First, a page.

28 December 2007

Wartime Assassination

I like to look at events from different angles, and yesterday's assassination of Benazir Bhutto made me think about assassination as a military operation. My memory cannot come up with a single assassination attempt sponsored by a government at war with its target prior to 1942 (with the possible exception of some events during the American Civil War). While those fighting a propaganda war may choose to depict Benazir Bhutto as a non-combatant, she was only a non-combatant in the same way Thomas Dewey was a non-combatant as he campaigned against Franklin Roosevelt in 1944. Bhutto was seeking to become a key political leader in a country at war with both dissidents in its own country and the former government of its neighbor, Afghanistan.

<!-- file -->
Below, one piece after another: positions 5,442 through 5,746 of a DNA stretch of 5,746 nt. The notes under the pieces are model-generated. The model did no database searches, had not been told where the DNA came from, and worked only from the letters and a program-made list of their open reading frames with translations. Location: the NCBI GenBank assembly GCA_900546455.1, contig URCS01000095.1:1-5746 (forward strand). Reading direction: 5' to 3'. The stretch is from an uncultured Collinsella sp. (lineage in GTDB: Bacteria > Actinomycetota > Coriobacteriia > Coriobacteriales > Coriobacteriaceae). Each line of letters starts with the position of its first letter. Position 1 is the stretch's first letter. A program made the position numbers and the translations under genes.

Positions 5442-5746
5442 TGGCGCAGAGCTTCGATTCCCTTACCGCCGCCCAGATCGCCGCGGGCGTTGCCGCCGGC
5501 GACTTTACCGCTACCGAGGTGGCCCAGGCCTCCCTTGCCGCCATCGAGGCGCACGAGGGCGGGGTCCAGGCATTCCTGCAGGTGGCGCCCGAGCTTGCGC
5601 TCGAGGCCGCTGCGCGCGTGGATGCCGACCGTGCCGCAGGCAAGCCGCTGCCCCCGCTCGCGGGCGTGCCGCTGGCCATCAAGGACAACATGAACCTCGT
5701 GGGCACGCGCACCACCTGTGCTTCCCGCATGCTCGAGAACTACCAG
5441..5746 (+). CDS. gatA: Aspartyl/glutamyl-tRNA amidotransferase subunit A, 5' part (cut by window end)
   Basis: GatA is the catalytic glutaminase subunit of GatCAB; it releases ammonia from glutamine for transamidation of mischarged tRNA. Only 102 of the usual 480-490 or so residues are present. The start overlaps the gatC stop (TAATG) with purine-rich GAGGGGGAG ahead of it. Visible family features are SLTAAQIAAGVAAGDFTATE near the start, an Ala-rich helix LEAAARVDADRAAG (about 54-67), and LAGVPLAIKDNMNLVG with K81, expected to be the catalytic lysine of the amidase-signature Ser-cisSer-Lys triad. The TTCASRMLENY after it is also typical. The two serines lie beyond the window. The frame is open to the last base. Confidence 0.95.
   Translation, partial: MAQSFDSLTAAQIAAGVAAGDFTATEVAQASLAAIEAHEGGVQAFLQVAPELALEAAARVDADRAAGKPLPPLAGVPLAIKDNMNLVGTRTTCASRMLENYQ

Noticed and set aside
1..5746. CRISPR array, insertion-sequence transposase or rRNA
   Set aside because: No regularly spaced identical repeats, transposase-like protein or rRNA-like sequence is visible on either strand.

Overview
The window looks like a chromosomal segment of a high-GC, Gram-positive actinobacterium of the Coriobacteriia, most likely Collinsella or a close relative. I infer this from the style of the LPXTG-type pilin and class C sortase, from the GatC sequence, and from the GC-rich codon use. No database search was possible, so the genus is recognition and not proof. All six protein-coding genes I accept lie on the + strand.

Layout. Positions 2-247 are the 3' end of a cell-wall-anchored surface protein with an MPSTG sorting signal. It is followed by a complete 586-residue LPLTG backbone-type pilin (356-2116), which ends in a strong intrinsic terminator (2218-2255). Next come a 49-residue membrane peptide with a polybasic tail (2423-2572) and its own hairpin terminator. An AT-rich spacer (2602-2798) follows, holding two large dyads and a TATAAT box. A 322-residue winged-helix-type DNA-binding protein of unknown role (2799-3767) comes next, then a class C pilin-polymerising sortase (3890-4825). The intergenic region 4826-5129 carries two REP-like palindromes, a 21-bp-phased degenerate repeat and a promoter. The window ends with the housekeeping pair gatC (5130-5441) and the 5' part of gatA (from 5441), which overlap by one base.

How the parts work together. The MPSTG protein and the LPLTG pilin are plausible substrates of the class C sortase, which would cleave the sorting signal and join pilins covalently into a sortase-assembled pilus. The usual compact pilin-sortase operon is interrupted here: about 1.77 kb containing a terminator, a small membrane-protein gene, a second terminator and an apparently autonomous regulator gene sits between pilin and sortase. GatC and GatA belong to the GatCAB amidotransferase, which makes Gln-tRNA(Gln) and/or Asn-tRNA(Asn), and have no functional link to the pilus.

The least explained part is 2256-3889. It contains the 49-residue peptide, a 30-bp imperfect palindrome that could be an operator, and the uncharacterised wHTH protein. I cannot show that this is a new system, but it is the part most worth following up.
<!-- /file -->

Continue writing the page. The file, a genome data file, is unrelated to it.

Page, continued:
If the assassin was connected with the Taliban, al-Qaeda or even the combatants in Waziristan, then this was an act of war, not a political assassination such as that of Gaitan in Colombia. If that's the case, you have to wonder how much responsibility rests at the feet of Ms Bhutto and her political associates, who perhaps should have been more cautious about security arrangements in a war zone.

But more noteworthy to me is how political leaders have become legitimate military targets according to the laws of war in the 21st century. This is a bad, not a good, thing. It's one thing to exile a defeated military leader, and another to seek to kill him or her anywhere but on the battlefield.

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